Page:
It is every filmmaker’s hope and intention to have their work seen by as many people as possible, regardless of the reaction, although a positive one is always preferred. The more people that see the film, the greater the chance that it will find an audience and develop a fan base, which in turn will help the filmmaker’s career grow. Tragically, with so much competition out there, and people’s general instinct to “take the blue pill,” many quality films often fall by the wayside. There is no clear concept as to what makes a film successful or brings in an audience; sometimes its the characters, sometimes it’s the story, but usually it’s the names involved. Sometimes they just get overlooked, as was the case with Primer (2004), directed by first timer, Shane Carruth. Even with a theatrical release, television and DVD distribution, and the Grand Jury Award from the Sundance Film Festival, Primer has only managed to gain a modest cult following since it’s premiere seven years ago. Filmed on a budget of only $7,000 with a crew of only five, not including Carruth, who did the brunt of the work, Primer is a film that proves you don’t need a huge budget to tell a quality story.
In all honesty Primer is not the easiest film to watch in a mind-numbing entertainment sense. It asks a lot of its audience while delivering an intellectual banquet of thought provoking concepts. Not only from the technically heavy dialogue spouted by the principal characters, but the overall plot, themes, and execution really rattles ones brain. It is reminiscent of Memento (2000) in its non-linear, subjective plot structure where you are locked into the experience of the main character(s). The audience only knows what they know, and experiences what they experience, the rest is total speculation without mainstream exposition.
The story follows a pair of engineers, Aaron and Abe (Shane Carruth and David Sullivan) who, while working out of Aaron’s garage, inadvertently create a time machine. They discover that the machine only works one way, sending matter back in time to the point when the machine was started. At first they simply use the device to research investments in the stock market, but as the plot develops so does the motivation for the characters. Ultimately they wind up creating a paradox, which leads to them double-crossing each other and using the machine behind one another’s back. In the end the initial conflict is resolved, but the strain of both the multiple trips back in time and the secrets that go along with it all take a toll on their friendship. Aaron and Abe become walking paradoxes, as there are now more than one of each of them existing in the same time.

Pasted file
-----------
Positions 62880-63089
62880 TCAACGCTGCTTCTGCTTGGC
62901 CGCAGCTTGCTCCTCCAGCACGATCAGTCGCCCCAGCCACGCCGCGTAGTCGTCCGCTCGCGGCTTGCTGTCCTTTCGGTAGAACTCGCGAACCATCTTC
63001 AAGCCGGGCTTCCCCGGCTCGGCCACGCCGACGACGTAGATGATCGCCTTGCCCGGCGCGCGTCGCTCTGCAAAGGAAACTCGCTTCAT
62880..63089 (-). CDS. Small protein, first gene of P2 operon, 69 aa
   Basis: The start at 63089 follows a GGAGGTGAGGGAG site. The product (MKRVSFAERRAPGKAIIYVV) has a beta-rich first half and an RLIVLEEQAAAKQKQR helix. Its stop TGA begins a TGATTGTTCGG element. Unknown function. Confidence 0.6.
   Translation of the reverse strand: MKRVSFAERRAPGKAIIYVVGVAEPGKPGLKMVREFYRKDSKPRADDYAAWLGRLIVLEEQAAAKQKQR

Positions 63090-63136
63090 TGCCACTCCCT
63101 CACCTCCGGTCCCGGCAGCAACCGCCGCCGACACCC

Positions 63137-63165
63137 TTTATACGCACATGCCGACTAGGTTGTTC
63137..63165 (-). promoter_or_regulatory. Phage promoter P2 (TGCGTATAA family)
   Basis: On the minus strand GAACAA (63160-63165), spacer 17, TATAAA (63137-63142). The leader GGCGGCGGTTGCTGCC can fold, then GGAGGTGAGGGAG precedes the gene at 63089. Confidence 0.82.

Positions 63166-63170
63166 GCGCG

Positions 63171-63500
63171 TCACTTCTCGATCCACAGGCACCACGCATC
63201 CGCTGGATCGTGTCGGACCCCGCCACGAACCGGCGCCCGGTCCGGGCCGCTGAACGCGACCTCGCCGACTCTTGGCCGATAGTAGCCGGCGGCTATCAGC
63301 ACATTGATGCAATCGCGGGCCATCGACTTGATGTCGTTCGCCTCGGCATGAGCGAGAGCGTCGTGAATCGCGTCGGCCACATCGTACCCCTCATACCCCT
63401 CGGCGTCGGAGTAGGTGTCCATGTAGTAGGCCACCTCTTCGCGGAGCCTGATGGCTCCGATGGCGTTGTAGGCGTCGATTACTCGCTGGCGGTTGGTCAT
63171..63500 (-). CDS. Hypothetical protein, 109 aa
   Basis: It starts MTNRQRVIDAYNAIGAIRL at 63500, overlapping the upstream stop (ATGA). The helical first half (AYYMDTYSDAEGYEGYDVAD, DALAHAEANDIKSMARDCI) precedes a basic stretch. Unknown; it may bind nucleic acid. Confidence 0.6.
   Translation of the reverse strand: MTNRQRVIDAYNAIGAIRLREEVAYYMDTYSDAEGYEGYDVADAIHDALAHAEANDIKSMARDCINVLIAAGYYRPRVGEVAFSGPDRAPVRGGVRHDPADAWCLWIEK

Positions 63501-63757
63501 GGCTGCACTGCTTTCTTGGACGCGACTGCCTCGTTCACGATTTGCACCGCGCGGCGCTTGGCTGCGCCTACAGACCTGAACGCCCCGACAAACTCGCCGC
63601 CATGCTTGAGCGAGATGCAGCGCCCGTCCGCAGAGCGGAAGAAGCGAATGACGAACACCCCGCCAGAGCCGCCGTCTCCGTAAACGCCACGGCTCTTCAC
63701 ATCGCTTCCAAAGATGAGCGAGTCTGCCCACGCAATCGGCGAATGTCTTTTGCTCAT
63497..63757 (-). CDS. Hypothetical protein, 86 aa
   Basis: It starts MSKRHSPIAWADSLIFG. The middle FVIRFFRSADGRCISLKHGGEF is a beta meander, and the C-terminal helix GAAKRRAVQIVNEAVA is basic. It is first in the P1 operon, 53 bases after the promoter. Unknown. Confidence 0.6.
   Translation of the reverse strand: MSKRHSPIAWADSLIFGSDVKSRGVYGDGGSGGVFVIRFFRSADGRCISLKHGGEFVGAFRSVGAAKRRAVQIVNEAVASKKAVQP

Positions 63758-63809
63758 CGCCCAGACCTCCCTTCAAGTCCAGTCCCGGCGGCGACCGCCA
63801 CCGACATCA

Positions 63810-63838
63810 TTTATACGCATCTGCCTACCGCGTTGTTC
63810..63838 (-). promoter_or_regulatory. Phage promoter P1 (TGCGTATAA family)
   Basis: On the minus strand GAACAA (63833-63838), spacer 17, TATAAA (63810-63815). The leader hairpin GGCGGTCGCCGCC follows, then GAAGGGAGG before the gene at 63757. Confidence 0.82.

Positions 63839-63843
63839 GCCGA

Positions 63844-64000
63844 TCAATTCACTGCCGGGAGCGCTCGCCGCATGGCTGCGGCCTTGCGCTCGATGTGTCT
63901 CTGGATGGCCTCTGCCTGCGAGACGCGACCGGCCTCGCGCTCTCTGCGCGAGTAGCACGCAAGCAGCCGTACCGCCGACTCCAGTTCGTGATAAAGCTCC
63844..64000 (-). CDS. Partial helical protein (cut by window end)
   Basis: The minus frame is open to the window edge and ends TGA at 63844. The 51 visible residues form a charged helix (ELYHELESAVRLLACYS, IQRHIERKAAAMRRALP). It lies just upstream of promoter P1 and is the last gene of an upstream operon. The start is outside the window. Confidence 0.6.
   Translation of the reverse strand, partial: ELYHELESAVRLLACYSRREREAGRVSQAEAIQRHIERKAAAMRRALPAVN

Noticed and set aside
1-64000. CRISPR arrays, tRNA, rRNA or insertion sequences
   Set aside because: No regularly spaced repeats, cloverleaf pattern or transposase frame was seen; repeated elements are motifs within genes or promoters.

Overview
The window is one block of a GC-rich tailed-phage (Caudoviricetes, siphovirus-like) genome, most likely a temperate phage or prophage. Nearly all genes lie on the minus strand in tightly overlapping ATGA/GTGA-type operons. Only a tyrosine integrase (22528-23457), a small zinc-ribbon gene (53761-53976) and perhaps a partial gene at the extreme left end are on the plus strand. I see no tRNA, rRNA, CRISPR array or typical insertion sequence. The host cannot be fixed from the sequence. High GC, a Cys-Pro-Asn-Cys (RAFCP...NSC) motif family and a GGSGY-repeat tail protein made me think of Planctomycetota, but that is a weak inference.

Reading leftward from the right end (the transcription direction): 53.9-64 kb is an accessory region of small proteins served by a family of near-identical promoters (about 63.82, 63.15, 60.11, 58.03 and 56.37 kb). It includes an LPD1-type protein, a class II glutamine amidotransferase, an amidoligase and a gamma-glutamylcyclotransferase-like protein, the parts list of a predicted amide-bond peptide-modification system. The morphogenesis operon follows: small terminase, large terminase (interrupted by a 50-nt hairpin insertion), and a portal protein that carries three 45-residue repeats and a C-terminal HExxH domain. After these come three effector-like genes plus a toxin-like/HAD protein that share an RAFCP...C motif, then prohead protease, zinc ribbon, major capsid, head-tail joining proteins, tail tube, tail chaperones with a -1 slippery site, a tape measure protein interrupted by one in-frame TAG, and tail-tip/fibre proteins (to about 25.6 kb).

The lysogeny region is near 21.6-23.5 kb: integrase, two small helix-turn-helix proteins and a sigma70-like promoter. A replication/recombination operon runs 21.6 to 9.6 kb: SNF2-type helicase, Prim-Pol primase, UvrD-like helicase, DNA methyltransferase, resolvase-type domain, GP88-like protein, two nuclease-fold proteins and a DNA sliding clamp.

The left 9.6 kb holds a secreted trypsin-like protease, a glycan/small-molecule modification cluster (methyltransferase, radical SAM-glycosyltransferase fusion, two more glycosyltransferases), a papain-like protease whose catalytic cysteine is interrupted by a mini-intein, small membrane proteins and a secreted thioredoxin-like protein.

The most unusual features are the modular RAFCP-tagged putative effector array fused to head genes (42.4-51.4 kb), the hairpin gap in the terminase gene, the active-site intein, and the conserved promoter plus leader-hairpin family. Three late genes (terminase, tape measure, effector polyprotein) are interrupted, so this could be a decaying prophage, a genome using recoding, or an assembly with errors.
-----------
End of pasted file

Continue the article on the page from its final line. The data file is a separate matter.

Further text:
The approach Carruth takes on the time travel element is quite unique and more or less practical. Primer certainly has more merit than the highly flawed, yet fun as hell, Back to the Future (1985-1990) or Bill and Ted (1989-1991) series and has a more grounded basis than The Butterfly Effect (2004) or 12 Monkeys (1995). As an organic anomaly, shrouded in mystery, how the element of time travel works is never fully explained. Because it is not the intent of their pursuit, it is a side effect of another experiment entirely, they have no foundation for understanding. Through experimentation and their search for an understanding Aaron and Abe are led down a moral crossroad. It is only through the causality of their experimentation that their characters are clearly defined.
From a technical standpoint the quality of the film is as good, if not better than anything Hollywood had churned out up to and beyond that point. Carruth does a masterful job of executing his project. As the writer, director, producer, actor, composer, and editor of the film, his work presents him as an extremely competent filmmaker. The cinematography, sound editing, and simple production design all seem to enhance the brilliant, albeit complex, story that Carruth is telling. The thing that really sets Primer apart from every other time travel movie is that it does not rely on heavy special effects to distract the audience from holes in the plot. In fact, the only special effect, that isn't done with the editing, doesn't even involve the time travel element.
The film, as a low-budget independent debut, overshadows the career equivalents of other contemporary filmmakers such as Quentin Tarantino, Kevin Smith, and Spike Lee, to name a few. In terms of cost effectiveness the numbers alone show a level of dedication and competence seldom seen even in the short film arena. At no point does the film convey to the viewer that they are watching an amateur film.
This article is not meant to give the impression that Primer will be a standalone venture for Shane Carruth, because that is not the case. After seven years, Carruth is finally getting his next film project underway. There are reports on the internet that the script is complete and pre-production is moving forward. A Topiary is going to be another sci-fi drama, no doubt building on the stylistic tones Carruth established with Primer.